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Exp Biol Med (Maywood). 2016 Mar;241(6):620-35. doi: 10.1177/1535370215618462. Epub 2016 Jan 18.

Anti-inflammatory nutritional intervention in patients with relapsing-remitting and primary-progressive multiple sclerosis: A pilot study.

Author information

1
Department of Sciences, University of Basilicata, 85100 Potenza, Italy paoloxriccio@gmail.com.
2
Department of Sciences, University of Basilicata, 85100 Potenza, Italy.
3
Department of Agricultural and Food Science, University of Naples "Federico II", 80055 Portici, Napoli, Italy.
4
Center for Applied Nutrition, 74010 Statte, Italy.
5
O.T.I. Officine Terapie Innovative S.r.l., 67061 Carsoli, Aquila, Italy.
6
Center for Multiple Sclerosis, Hospital ASL 4 "Madonna Delle Grazie", 75100 Matera, Italy.

Abstract

The aim of this work was to assess the influence of nutritional intervention on inflammatory status and wellness in people with multiple sclerosis. To this end, in a seven-month pilot study we investigated the effects of a calorie-restricted, semi-vegetarian diet and administration of vitamin D and other dietary supplements (fish oil, lipoic acid, omega-3 polyunsaturated fatty acids, resveratrol and multivitamin complex) in 33 patients with relapsing-remitting multiple sclerosis and 10 patients with primary-progressive multiple sclerosis. At 0/3/6 months, patients had neurological examination, filled questionnaires and underwent anthropometric measurements and biochemical analyses. Serum fatty acids and vitamin D levels were measured as markers of dietary compliance and nutritional efficacy of treatment, whereas serum gelatinase levels were analyzed as markers of inflammatory status. All patients had insufficient levels of vitamin D at baseline, but their values did not ameliorate following a weekly administration of 5000  IU, and rather decreased over time. Conversely, omega-3 polyunsaturated fatty acids increased already after three months, even under dietary restriction only. Co-treatment with interferon-beta in relapsing-remitting multiple sclerosis was irrelevant to vitamin D levels. After six months nutritional treatment, no significant changes in neurological signs were observed in any group. However, serum levels of the activated isoforms of gelatinase matrix metalloproteinase-9 decreased by 59% in primary-progressive multiple sclerosis and by 51% in relapsing-remitting multiple sclerosis patients under nutritional intervention, including dietary supplements. This study indicates that a healthy nutritional intervention is well accepted by people with multiple sclerosis and may ameliorate their physical and inflammatory status.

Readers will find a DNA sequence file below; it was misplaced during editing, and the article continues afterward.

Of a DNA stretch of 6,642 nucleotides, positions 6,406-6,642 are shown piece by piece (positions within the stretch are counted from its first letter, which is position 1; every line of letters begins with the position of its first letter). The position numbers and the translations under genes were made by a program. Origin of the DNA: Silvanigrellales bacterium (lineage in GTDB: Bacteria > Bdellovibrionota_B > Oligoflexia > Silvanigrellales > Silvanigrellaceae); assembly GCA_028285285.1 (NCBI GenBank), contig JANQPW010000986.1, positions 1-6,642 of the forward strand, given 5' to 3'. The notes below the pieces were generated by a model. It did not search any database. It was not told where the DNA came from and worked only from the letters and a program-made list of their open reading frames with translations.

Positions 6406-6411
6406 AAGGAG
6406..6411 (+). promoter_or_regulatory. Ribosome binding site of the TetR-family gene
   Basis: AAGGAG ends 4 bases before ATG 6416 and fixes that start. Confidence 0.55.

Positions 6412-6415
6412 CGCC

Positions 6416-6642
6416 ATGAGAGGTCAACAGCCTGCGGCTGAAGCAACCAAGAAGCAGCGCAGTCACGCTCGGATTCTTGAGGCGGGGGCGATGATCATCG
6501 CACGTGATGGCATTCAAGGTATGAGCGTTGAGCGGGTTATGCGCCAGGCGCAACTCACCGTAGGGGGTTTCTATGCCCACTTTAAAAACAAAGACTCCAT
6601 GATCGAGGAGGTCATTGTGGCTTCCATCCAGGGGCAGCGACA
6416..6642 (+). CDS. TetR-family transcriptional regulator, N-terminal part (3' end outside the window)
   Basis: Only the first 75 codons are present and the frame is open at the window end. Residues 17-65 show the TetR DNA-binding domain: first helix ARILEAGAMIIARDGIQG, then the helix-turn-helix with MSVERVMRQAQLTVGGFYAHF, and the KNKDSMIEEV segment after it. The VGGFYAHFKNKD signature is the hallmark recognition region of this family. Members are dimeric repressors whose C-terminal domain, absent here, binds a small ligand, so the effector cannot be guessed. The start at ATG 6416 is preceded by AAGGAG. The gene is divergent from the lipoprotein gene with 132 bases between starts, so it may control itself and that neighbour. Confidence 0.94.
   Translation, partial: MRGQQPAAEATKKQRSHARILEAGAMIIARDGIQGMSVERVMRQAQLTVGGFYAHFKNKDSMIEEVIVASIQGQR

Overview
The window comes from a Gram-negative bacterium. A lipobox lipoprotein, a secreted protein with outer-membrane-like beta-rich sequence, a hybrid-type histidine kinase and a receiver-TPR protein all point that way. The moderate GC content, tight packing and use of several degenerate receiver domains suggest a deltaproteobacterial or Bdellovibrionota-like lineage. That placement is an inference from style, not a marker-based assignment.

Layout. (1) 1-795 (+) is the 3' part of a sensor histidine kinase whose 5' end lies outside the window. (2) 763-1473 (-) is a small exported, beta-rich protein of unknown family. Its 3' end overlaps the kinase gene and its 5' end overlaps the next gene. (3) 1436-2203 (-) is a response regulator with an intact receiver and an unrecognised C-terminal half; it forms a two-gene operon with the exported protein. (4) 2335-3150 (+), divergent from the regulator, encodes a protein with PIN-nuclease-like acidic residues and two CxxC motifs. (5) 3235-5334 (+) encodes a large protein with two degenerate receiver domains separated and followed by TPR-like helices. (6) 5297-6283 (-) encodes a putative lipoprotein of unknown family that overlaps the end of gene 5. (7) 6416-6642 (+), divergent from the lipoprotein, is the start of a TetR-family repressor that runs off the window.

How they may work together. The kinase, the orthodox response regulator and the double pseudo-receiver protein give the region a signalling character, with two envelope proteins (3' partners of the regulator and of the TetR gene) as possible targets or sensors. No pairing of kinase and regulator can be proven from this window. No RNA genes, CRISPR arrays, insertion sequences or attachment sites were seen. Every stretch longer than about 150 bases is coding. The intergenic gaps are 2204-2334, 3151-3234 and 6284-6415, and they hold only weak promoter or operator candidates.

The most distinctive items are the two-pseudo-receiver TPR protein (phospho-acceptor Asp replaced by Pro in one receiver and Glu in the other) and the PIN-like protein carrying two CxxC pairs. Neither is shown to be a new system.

KEYWORDS:

Multiple sclerosis; complementary and alternative medicine; diet; gelatinases; inflammation; interferon-β; quality of life; vitamin D

PMID:
26785711
PMCID:
PMC4950325
DOI:
10.1177/1535370215618462
[Indexed for MEDLINE]
Free PMC Article

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